Skip to main content

@El Loro posted:

I think she did, Slim

Here's a recent BBC news article about a case the barrister Lois Lane was handling, representing the campaign group bringing the action against the oil drilling company:
https://www.bbc.co.uk/news/articles/c066z7x20xdo
I don't know if the judges have made a judgment yet, could take some time.

Are the villagers really worried about the impact on the local environment or are they (understandably) fearing that if oil is found that an oil field/plant would affect their house prices?
I suppose the lesser impact of the two evils has to be the way to go forward...
An already existing Massive Carbon Footprint or a possible contamination and eyesore

slimfern
@slimfern posted:

Are the villagers really worried about the impact on the local environment or are they (understandably) fearing that if oil is found that an oil field/plant would affect their house prices?
I suppose the lesser impact of the two evils has to be the way to go forward...
An already existing Massive Carbon Footprint or a possible contamination and eyesore

What may have an impact on the judges' decision could be this decision by the Supreme Court yesterday:
https://www.bbc.co.uk/news/articles/cxwwzmn12g9o

El Loro
@El Loro posted:

What may have an impact on the judges' decision could be this decision by the Supreme Court yesterday:
https://www.bbc.co.uk/news/articles/cxwwzmn12g9o

Okay...but surely the 'downstream emissions' will happen anyways whether it be from a new oil site or an older one?

Plus if you take into consideration that Globally, emissions from oil tankers are estimated to have totaled 210 million metric tons of COβ‚‚ in 2020.
Wouldn't 'keeping it local' be beneficial in the long run

slimfern
Last edited by slimfern
@slimfern posted:

Okay...but surely the 'downstream emissions' will happen anyways whether it be from a new oil site or an older one?

Plus if you take into consideration that Globally, emissions from oil tankers are estimated to have totaled 210 million metric tons of COβ‚‚ in 2020.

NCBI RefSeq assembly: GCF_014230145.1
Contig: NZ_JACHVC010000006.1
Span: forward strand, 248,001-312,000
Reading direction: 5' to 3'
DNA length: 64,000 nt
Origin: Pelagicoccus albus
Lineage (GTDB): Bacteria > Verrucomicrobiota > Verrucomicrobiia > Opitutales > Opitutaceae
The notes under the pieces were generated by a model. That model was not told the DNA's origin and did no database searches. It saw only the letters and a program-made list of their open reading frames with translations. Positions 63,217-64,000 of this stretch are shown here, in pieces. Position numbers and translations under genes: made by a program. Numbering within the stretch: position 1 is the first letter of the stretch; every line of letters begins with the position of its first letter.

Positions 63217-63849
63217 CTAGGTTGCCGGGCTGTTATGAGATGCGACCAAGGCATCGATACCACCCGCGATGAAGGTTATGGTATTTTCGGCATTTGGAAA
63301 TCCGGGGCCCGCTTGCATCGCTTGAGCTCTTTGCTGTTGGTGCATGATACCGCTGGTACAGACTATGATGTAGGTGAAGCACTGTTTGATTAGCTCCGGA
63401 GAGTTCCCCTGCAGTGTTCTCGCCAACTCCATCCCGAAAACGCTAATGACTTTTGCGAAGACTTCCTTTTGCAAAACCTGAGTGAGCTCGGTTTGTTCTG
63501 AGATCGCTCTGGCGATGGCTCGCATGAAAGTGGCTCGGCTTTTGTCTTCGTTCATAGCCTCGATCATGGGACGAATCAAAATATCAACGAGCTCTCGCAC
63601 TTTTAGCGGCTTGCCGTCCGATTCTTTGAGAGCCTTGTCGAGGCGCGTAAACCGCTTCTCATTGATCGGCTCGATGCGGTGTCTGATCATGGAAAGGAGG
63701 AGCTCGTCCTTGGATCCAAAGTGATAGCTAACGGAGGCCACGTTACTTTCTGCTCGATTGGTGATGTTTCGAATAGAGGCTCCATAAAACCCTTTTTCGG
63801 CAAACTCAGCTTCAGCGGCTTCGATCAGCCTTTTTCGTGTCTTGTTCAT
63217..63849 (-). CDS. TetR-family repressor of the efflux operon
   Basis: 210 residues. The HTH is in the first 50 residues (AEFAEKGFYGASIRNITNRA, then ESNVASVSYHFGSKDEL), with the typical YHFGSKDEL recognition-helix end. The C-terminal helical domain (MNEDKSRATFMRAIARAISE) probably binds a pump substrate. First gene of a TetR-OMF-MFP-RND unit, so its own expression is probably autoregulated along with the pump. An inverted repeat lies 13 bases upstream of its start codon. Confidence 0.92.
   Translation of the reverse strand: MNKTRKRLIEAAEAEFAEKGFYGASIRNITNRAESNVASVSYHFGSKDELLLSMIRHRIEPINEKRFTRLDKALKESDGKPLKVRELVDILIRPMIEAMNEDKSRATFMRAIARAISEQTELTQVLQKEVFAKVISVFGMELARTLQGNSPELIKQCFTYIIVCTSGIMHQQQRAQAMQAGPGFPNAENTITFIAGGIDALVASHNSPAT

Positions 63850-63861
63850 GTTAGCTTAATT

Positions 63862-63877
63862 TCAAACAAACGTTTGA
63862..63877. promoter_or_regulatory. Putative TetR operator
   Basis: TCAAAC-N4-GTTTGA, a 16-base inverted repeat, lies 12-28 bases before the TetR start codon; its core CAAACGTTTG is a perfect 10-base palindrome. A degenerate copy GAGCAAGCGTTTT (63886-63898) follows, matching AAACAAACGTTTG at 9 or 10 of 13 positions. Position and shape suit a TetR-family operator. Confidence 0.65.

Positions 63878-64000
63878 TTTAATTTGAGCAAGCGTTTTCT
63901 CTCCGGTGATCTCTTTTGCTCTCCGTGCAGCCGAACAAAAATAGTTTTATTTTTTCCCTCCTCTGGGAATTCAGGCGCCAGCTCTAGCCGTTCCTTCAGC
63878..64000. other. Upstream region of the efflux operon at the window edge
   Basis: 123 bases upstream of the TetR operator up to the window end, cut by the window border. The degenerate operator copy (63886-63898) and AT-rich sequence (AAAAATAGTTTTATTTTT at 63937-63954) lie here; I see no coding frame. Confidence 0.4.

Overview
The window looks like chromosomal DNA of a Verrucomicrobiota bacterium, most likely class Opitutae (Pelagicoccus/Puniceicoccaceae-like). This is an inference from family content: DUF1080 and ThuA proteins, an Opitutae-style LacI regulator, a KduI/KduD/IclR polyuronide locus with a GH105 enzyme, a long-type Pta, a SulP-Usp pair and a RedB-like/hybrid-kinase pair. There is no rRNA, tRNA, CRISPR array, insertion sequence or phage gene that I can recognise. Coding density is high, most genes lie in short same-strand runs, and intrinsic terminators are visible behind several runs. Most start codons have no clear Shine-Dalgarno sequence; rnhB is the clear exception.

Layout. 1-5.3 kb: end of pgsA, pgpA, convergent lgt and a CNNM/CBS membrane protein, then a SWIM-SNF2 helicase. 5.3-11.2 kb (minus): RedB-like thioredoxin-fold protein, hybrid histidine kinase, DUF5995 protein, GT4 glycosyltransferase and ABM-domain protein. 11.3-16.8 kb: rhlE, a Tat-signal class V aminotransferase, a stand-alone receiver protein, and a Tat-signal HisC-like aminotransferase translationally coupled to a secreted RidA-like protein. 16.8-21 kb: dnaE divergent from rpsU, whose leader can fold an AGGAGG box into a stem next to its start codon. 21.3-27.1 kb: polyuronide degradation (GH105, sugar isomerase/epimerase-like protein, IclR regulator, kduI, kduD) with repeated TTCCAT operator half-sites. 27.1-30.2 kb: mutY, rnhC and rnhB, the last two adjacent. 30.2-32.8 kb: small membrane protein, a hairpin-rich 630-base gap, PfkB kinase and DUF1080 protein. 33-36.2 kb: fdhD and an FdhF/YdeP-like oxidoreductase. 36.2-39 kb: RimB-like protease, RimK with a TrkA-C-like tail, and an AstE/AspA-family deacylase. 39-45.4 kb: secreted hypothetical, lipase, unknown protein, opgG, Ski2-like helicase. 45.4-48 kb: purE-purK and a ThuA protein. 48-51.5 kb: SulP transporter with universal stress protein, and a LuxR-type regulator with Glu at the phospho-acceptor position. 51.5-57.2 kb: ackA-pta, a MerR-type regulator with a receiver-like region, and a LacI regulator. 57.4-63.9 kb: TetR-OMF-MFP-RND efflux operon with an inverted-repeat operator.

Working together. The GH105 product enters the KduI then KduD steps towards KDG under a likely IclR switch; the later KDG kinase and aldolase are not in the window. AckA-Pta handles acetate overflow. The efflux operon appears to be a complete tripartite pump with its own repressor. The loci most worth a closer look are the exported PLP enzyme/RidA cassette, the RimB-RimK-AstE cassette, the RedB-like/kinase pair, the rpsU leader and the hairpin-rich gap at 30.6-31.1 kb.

Wouldn't 'keeping it local' be beneficial in the long run

On a slightly different aspect, there's some statistics by country of COβ‚‚ emissions in 2022 on this link:
https://worldpopulationreview....emissions-by-country

There's a list of the 10 countries with the highest rates.
Top is China but that has the highest population. But per capita China has 8.85, the USA 14.44, India 1.91, Russia 13.31, and Japan 8.61.
The UK has 5.

El Loro

Good morning everyone

A rather cloudy day here, with a forecast high of 23Β°
Monday to Thursday forecast to be warmer with highs of 25-27Β°. There's a yellow health alert for that as being close to the heatwave threshold, the south east the hottest area. Temperature forecast to go back down from Friday,

I hope everyone has a good day

El Loro

Slim, I haven't seen anything new of note on the Talking Pictures tv channel during the coming week.

Not a recommendation as such but "Treasure Island" (1972) is on Wednesday at 13.10. It's a low budget British/Italian film mainly shot in Spain. Of note is that Orson Welles played Long John Silver. It was a project that Orson Welles had attempted to start back in the 1960s, he wrote a script, but his project didn't go ahead due to carious problems including his health..Eventually this film went ahead with Welles's script being rewritten. He didn't approve of the changes and so requested that in the film credit for the script he was called O W Jeeves
Welles voiced over his part after the film was shot. Apparently that was done one night in Paris, possibly with white wine. The result is that his voice is rather mumbling in the film. I think the broadcast will have the subtitles option and that may be needed to understand what he's saying, There is a version of the film for American tv where his voice is redubbed by another actor.

El Loro
@El Loro posted:

Slim, I haven't seen anything new of note on the Talking Pictures tv channel during the coming week.

Not a recommendation as such but "Treasure Island" (1972) is on Wednesday at 13.10. It's a low budget British/Italian film mainly shot in Spain. Of note is that Orson Welles played Long John Silver. It was a project that Orson Welles had attempted to start back in the 1960s, he wrote a script, but his project didn't go ahead due to carious problems including his health..Eventually this film went ahead with Welles's script being rewritten. He didn't approve of the changes and so requested that in the film credit for the script he was called O W Jeeves
Welles voiced over his part after the film was shot. Apparently that was done one night in Paris, possibly with white wine. The result is that his voice is rather mumbling in the film. I think the broadcast will have the subtitles option and that may be needed to understand what he's saying, There is a version of the film for American tv where his voice is redubbed by another actor.

Thanks El

Think I'll give this one a miss....especially as even Mr Welles was not keen to put his name to it

slimfern
@slimfern posted:

Thanks El

Think I'll give this one a miss....especially as even Mr Welles was not keen to put his name to it